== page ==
The Republic of Korea, the official name of South Korea, has joined the moon exploration coalition of NASA, becoming the tenth country to sign the Artemis Accords on May 24 at a ceremony in Seoul.

The Artemis Accords is a set of principles laying out the responsible exploration of the Moon. It takes its name after the Artemis program that aims to establish a sustainable human presence on and around the Moon by 2030.

"I am thrilled the Republic of Korea has committed to the Artemis Accords. Their signature demonstrates the strong momentum worldwide in supporting our moon-to-Mars exploration approach," NASA Administrator Bill Nelson said in the space agency's news release.


South Korea Aims to Land on Moon By 2030

South Korea becomes the first country to sign the Accords under the administration of US President Joe Biden. But before them, other countries have already signed.

This includes the United States, Australia, Canada, Italy, Japan, Luxembourg, Ukraine, the United Kingdom, and the United Arab Emirates, reported.

The East Asian country has expressed its growing interest in the moon in the past months. South Korean President Moon Jae-in declared earlier this March that they aim to send its own lander, called Korea Pathfinder Lunar Orbiter (KPLO), to the lunar surface by 2030 via their domestically developed rocket.

"By 2030, we will achieve our dream of landing on the moon by using our own launch vehicle. The technological prowess, experience, and confidence that will be gained from exploring the moon, the first step in space exploration, will provide a solid foundation for space development," Moon said according to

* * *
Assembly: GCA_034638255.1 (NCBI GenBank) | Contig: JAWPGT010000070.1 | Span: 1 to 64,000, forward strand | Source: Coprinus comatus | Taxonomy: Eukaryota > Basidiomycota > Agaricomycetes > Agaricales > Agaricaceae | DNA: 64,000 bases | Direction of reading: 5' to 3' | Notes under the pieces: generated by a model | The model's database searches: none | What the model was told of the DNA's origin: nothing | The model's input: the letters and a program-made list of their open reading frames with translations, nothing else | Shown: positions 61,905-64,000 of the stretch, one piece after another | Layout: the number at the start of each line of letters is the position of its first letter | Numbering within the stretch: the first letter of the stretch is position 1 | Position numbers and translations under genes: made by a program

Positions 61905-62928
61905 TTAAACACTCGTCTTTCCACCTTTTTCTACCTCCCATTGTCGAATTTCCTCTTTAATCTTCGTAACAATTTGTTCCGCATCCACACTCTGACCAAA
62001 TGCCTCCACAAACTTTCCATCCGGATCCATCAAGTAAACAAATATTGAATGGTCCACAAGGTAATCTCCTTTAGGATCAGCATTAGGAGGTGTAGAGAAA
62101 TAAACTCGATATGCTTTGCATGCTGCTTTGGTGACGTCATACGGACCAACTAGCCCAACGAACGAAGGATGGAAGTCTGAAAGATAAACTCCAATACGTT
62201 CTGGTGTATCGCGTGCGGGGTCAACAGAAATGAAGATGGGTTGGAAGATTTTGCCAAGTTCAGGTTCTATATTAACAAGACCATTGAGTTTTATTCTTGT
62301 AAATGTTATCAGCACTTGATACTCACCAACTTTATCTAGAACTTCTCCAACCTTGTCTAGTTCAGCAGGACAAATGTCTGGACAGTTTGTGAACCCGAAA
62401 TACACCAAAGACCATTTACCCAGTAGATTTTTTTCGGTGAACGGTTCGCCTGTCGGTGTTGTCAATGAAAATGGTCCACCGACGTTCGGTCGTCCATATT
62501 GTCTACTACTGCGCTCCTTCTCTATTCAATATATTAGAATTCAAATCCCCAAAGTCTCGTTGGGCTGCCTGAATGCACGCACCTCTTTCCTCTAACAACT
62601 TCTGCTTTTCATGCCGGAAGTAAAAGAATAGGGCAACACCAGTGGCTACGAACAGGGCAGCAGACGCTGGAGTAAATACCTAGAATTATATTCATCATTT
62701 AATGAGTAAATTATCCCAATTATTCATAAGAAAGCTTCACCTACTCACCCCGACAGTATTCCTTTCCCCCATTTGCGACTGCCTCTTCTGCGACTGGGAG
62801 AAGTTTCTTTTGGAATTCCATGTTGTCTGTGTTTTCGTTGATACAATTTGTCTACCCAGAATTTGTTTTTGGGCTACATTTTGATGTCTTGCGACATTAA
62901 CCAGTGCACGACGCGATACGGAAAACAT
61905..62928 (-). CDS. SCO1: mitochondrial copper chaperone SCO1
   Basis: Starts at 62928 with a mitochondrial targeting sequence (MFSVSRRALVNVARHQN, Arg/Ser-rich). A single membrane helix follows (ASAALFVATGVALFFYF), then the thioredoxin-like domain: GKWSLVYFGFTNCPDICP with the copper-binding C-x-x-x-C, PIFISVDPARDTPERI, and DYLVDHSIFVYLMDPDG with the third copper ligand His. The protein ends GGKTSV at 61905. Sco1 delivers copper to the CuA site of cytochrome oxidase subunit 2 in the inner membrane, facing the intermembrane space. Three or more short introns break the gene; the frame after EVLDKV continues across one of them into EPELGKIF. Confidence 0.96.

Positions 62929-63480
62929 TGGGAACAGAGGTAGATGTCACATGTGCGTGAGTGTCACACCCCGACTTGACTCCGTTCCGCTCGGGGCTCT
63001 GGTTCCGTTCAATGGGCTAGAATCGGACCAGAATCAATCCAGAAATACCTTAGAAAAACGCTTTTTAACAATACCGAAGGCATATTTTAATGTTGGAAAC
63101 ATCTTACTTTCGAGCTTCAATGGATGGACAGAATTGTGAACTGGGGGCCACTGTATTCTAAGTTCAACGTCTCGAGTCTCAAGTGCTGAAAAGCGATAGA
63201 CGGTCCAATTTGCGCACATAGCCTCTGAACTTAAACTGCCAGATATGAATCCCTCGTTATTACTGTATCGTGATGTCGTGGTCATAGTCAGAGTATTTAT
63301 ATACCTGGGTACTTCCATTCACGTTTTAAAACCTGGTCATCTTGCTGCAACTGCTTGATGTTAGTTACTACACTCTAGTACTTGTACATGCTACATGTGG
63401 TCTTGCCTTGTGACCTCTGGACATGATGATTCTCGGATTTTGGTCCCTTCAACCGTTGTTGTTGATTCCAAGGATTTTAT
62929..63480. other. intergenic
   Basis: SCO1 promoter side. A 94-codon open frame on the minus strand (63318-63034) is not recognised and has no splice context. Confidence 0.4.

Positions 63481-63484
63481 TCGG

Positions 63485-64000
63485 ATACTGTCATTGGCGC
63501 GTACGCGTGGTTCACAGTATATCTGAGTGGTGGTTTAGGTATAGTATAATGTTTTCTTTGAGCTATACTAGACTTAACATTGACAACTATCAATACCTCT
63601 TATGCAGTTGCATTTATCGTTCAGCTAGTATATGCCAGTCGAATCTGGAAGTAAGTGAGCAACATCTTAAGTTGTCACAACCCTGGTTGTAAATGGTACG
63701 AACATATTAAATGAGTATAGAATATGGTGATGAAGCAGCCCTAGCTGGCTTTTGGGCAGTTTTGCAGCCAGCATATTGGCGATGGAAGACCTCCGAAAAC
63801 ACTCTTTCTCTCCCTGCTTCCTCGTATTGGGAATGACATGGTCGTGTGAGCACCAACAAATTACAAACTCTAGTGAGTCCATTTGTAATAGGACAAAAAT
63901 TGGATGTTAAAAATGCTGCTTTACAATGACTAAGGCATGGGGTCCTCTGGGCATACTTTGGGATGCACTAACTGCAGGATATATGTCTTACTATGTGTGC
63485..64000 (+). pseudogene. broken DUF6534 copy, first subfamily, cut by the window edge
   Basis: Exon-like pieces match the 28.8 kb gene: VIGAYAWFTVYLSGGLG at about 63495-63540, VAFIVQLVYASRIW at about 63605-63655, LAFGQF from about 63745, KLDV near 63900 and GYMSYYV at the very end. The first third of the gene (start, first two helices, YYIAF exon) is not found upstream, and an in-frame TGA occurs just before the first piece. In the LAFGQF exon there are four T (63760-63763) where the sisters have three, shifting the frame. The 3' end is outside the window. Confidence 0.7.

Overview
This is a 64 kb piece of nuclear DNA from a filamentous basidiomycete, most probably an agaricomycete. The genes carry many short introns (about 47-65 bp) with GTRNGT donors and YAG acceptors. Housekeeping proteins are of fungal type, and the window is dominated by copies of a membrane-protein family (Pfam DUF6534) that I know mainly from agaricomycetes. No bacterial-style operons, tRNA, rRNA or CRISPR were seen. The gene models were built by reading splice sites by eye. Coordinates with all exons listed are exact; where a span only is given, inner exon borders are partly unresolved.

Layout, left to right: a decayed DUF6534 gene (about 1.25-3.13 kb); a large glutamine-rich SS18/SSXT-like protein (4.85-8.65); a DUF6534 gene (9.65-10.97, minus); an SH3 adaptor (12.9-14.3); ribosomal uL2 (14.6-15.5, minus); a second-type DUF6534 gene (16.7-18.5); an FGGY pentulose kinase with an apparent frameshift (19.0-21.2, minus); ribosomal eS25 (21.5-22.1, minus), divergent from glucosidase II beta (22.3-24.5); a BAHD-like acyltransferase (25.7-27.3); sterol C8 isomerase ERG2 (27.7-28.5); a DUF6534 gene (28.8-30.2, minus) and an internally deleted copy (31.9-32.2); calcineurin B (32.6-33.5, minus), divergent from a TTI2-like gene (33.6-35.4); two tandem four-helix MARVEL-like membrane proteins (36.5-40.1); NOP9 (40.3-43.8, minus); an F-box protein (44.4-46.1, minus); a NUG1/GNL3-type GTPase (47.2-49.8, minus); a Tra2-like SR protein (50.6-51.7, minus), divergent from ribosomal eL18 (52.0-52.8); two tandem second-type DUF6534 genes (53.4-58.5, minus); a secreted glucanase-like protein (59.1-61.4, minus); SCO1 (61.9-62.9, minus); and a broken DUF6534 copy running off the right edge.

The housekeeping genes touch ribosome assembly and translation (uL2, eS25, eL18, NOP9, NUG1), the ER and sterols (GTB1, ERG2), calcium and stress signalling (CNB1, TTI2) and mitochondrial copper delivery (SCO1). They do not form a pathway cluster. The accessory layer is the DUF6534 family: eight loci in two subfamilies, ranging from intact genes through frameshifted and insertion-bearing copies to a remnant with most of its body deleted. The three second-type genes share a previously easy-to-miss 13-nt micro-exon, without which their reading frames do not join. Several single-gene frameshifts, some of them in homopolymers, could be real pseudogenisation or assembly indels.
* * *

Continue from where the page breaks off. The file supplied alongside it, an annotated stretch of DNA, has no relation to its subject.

The Korea Aerospace Research Institute (KARI) did not respond to a request for comment on the moon landing mission but is said to be developing the KPLO for its launch on a SpaceX Falcon 9 rocket in August 2022.

The Korean space agency is also working on a three-stage liquid rocket called Korea Space Launch Vehicle (Nuri), with its first flight planned this October.

ALSO READ: NASA Artemis Moon-Landing to Have First Female on the Moon

More Countries to Join in the Artemis Accords

According to NASA's news release, more countries are expected to join in the Artemis Accords in the next months and years as it continues to work on international partners to establish a safe and responsible moon exploration.

NASA coordinated with the US Department of State to establish the Artemis Accords in 2020. It reinforces and implements the 1967 Outer Space Treaty or otherwise known as the Treaty on Principles Governing the Activities of States in the Exploration and Use of Outer Space, Including the Moon and Other Celestial Bodies.

Karen Feldstein, the associate administrator for international and interagency relations at NASA, said that many countries are interested to sign the Artemis Accords and that it is expected that three more will sign in the next few weeks.

Although they did not disclose what countries these were, Space News reported that the most likely candidates are Brazil and New Zealand.

A few months ago, Brazil signed a joint statement of intent with NASA that signals its interest in joining the Artemis Accords. Meanwhile, New Zealand has expressed its intent to on last year but was only delayed due to the general election in October.

RELATED ARTICLE: NASA Announces The "Artemis Accords" Among the First Eight Nations

Check out more news and information on Artemis Mission on Science Times.